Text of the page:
Dhaya Lakshminarayanan, well known in comedy circles in the U.S., agrees. The 30-something multiple-award winning comic is also a two-time MIT graduate who worked in the high-intensity venture capital world before moving into show business. She often dips into her personal experiences of growing up second-generation Indian-American for material for her stand-up routines. “Most Indian families have an hierarchy when it comes to finding a suitable spouse for their kids. If you can’t have someone from your own caste, they’ll settle for at least an Indian. If not, then it better be a Jewish person (they have more doctors and lawyers) or at least a generic white guy,” she laughs.

Digging deeper into the prejudices of the Indian-American community, she says, “For many parents there is religious fear, especially about cross-cultural weddings. These immigrant parents might have left India behind, but some religious and social ideologies have travelled with them.” And some of these biases permeate into the next generation as well. “I’ve had friends who’ve been stereotyped because of their skin colour by their Indian-American peers. Even if we don’t vocalise it, some of these predispositions become part of our sub-conscious.”

The growing popularity of a variety of mobile dating apps is probably complicating matters further for the millennial generation. Besides the usual and, there are others like Coffee Meets Bagel and Hinge joining the line-up. “The availability of these apps gives us an illusion of choice,” says Ramachandran. “It’s as if we can go shopping for the perfect mate. If something does not work out, it creates an impression that we have other options out there.”

As they get culturally assimilated, it’s far more common today to find second generation Indian-Americans living together before marriage — and more and more parents getting on board with the idea as well. “I think it’s important to live with a person to get to know them well so there are no surprises after the wedding. But I also think it’s better to wait until you are engaged,” says Samyukta Suresh, a marketing executive in Chicago. Suresh, who grew up in California and met her husband Shibashis Mukherjee when they were both students at the University of Illinois.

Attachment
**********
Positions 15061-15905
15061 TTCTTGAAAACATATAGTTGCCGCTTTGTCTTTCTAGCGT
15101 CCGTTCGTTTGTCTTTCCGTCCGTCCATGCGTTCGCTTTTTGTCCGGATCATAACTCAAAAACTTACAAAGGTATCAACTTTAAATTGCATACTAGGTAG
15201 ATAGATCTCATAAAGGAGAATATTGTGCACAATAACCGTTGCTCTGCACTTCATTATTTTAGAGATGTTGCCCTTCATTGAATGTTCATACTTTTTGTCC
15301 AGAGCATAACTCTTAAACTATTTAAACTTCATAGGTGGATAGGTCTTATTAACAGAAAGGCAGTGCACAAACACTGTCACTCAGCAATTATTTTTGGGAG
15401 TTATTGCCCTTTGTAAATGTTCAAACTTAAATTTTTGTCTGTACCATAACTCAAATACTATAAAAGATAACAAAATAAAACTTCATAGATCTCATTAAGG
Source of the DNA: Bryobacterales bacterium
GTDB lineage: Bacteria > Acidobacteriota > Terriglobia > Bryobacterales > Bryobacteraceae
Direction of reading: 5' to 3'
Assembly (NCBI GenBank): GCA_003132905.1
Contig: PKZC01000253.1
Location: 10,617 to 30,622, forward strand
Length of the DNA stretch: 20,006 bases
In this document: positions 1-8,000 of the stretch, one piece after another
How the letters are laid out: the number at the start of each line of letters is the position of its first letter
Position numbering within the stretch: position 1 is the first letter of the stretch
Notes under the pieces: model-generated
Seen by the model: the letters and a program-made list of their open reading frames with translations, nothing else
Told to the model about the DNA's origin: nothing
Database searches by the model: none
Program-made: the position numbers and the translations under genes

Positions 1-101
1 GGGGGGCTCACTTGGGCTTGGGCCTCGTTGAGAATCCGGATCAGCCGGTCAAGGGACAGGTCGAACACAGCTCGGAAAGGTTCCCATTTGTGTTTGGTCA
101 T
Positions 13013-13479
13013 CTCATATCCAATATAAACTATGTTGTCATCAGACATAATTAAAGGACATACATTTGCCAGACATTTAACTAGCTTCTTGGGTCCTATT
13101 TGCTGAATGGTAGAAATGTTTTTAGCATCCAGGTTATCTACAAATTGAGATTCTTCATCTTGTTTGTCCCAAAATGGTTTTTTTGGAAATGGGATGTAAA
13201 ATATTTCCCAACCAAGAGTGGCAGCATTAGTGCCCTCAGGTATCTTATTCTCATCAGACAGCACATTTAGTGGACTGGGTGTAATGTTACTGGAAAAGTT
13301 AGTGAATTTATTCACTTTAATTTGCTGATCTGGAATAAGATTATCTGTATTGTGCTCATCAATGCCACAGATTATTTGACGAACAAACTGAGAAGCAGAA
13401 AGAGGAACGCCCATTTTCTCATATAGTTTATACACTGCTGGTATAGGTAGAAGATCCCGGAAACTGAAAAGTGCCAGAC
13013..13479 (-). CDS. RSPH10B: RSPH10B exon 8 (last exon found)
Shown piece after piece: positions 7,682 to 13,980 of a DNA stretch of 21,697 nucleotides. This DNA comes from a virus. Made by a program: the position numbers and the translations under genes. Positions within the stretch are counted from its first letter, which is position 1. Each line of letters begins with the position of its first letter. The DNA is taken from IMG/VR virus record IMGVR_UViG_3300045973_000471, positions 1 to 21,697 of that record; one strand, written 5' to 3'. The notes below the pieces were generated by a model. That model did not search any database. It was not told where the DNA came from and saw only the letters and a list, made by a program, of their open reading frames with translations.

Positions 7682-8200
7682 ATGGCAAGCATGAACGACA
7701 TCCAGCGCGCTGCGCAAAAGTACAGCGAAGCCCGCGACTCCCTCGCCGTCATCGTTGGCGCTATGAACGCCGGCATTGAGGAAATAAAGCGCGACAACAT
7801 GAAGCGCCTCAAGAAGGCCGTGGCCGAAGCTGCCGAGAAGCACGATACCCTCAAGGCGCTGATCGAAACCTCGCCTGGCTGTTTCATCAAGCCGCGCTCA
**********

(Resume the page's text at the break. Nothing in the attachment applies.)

As the Indian-American next gens slowly find their footing in a new world, they are creating their own unique melange of cultural patterns and mores. But inevitably, they are likely to always import a bit of India into their lives at all stages, especially the crucial wedding one.

Irrespective of the kind of marriage — interracial or within communities — one thing is clear. while the path to marriage in the Indian-American context can be distinctly different from a true Indian matrimonial experience, at the end of the day the quest for a “happily ever after” remains the same.

Sarmishta Ramesh is a writer based in Denver, Colorado.


2016 – Resolved!


Like the first page of book, a new year unfurls with the promise of excitement and adventures

A day when ideas get baked in resolve – some that will crumble in the heat of a yet-to-be-born minute and others that will rise with the textures of time and mind

A day when the lukewarm heat of the winter sun tugs at the human need for hope: Today is better than yesterday; and tomorrow a glorious field of possibilities

Jan 1 2016Jan 1 2016 - eagleWith the skies and mountains to be conquered, even the majestic eagle pauses to reflect

When a terrier plumps up with a fox-like attitude to chase a herd of mule deer – his conviction captured on powdered snow by those thundering hoofs and frightened antlers that vanish into the frozen woods

A day when the impossible starts to become possible

Dream on for a glorious 2016!

Mallika Sarabhai’s “In Search of The Goddess” – Review